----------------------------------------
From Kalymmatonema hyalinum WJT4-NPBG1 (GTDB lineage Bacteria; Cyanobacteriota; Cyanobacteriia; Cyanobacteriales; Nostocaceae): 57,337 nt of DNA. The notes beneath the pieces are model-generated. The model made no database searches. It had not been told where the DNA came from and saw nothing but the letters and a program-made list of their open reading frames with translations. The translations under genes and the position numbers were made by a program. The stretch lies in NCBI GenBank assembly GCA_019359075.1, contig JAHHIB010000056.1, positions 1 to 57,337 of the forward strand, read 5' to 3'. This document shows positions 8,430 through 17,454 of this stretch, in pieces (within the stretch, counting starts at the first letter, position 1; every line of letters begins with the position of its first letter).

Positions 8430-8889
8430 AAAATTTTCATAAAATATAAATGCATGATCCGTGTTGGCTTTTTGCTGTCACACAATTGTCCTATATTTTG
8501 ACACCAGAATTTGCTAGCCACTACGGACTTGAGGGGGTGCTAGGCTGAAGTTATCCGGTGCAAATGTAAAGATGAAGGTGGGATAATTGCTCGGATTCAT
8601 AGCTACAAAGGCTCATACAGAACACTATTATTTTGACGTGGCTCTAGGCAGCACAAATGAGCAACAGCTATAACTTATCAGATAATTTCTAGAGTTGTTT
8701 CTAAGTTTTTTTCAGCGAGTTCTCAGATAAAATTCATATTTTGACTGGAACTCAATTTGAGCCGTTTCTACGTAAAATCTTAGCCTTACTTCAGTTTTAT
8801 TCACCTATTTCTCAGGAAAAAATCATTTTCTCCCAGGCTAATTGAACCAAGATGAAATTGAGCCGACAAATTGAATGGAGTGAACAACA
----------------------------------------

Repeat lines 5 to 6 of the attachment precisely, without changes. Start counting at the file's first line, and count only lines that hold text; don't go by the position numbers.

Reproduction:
8601 AGCTACAAAGGCTCATACAGAACACTATTATTTTGACGTGGCTCTAGGCAGCACAAATGAGCAACAGCTATAACTTATCAGATAATTTCTAGAGTTGTTT
8701 CTAAGTTTTTTTCAGCGAGTTCTCAGATAAAATTCATATTTTGACTGGAACTCAATTTGAGCCGTTTCTACGTAAAATCTTAGCCTTACTTCAGTTTTAT